If so, they should discuss how this might have influenced their interpretation of the results. The conclusion should summarize the main findings from the study and emphasize what the study adds to knowledge in the area being studied.
Mays and Pope suggest the researcher ask the following 3 questions to determine whether the conclusions of a qualitative study are valid How well does this analysis explain why people behave in the way they do? How comprehensible would this explanation be to a thoughtful participant in the setting? How well does the explanation cohere with what we already know? This paper establishes criteria for judging the quality of qualitative research. It provides guidance for authors and reviewers to prepare and review qualitative research papers for the American Journal of Pharmaceutical Education.
A checklist is provided in Appendix 1 to assist both authors and reviewers of qualitative data. National Center for Biotechnology Information , U. Am J Pharm Educ. Univeristy of Nottingham, Nottingham United Kingdom. This article has been cited by other articles in PMC. Abstract The purpose of this paper is to help authors to think about ways to present qualitative research papers in the American Journal of Pharmaceutical Education.
Types of qualitative data include: Audio recordings and transcripts from in-depth or semi-structured interviews. Structured interview questionnaires containing substantial open comments including a substantial number of responses to open comment items. Strengths of Qualitative Research Issues can be examined in detail and in depth. The data based on human experience that is obtained is powerful and sometimes more compelling than quantitative data.
Data usually are collected from a few cases or individuals so findings cannot be generalized to a larger population. Findings can however be transferable to another setting. Limitations of Qualitative Research Research quality is heavily dependent on the individual skills of the researcher and more easily influenced by the researcher's personal biases and idiosyncrasies.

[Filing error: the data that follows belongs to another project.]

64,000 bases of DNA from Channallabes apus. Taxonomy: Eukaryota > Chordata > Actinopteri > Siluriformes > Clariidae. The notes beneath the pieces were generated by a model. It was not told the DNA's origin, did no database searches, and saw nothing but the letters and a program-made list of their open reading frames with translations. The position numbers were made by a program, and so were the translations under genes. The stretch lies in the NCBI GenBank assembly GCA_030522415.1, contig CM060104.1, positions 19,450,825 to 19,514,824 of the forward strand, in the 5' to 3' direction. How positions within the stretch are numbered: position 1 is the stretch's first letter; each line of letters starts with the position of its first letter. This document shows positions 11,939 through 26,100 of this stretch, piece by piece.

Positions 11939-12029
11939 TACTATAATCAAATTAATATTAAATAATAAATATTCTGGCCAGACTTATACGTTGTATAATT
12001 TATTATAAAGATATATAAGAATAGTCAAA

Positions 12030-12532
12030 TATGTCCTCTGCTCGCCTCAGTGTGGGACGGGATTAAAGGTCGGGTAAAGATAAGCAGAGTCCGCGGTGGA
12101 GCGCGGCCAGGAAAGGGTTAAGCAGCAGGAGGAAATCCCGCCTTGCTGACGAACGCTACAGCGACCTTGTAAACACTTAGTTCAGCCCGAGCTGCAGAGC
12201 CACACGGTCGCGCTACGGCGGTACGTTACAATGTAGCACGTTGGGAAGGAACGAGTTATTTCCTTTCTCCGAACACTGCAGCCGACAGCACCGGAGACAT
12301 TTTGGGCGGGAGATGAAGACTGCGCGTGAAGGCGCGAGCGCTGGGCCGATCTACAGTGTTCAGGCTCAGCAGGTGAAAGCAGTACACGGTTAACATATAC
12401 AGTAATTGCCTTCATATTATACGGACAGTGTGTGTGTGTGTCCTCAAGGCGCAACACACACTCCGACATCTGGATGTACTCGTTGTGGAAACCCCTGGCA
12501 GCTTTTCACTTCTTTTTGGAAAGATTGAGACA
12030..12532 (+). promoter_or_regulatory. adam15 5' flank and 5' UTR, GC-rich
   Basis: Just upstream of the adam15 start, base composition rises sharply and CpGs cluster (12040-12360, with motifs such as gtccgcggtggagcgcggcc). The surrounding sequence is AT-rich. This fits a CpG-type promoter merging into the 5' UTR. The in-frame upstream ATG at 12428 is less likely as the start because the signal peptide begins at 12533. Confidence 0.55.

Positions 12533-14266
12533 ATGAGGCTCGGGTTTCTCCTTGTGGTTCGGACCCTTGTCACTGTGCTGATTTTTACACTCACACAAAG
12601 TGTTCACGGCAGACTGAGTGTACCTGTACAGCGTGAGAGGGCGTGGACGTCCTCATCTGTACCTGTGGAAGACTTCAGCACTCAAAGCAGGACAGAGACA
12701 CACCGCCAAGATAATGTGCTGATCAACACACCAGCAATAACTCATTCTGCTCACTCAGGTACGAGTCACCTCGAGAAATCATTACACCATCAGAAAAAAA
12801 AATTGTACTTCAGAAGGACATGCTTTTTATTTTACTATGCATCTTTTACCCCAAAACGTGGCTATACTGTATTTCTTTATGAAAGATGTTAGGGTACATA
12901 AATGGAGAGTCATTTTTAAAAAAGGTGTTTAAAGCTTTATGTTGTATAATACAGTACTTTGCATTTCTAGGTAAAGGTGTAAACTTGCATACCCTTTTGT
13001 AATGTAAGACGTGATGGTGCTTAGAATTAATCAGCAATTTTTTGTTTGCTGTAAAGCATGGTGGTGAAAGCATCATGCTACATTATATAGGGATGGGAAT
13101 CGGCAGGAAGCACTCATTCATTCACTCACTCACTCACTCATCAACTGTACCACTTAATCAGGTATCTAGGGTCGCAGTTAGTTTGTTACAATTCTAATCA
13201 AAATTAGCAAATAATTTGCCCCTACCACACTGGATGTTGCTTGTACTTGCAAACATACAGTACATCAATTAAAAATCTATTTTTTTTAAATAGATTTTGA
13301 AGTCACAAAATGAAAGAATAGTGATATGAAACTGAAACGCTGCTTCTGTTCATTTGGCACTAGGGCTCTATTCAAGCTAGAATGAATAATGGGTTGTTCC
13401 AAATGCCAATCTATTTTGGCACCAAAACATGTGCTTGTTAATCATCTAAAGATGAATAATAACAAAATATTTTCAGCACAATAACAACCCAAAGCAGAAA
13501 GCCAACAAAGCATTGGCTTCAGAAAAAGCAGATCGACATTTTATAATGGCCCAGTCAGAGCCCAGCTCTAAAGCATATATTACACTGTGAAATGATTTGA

It is sometimes not as well understood and accepted as quantitative research within the scientific community. The researcher's presence during data gathering, which is often unavoidable in qualitative research, can affect the subjects' responses. Data From an Interview. Data From Observations The following example is some data taken from observation of pharmacist patient consultations using the Calgary Cambridge guide.
We will soon be starting a stop smoking clinic. Is the interview over now? Data From Focus Groups This excerpt from a study involving 11 focus groups illustrates how findings are presented using representative quotes from focus group participants. Checklist for authors and reviewers of qualitative research. However, qualitative research also have limitations. In my previous article I discussed about the limitations of quantitative research approach. In this paper I would be discussing about the limitations with respect to qualitative research.
The major drawback associated with qualitative cultural analysis is that this process is time-consuming. The second potential problem with qualitative research is that a particular problem could go unnoticed Bowen Also the interpretations of researchers are limited.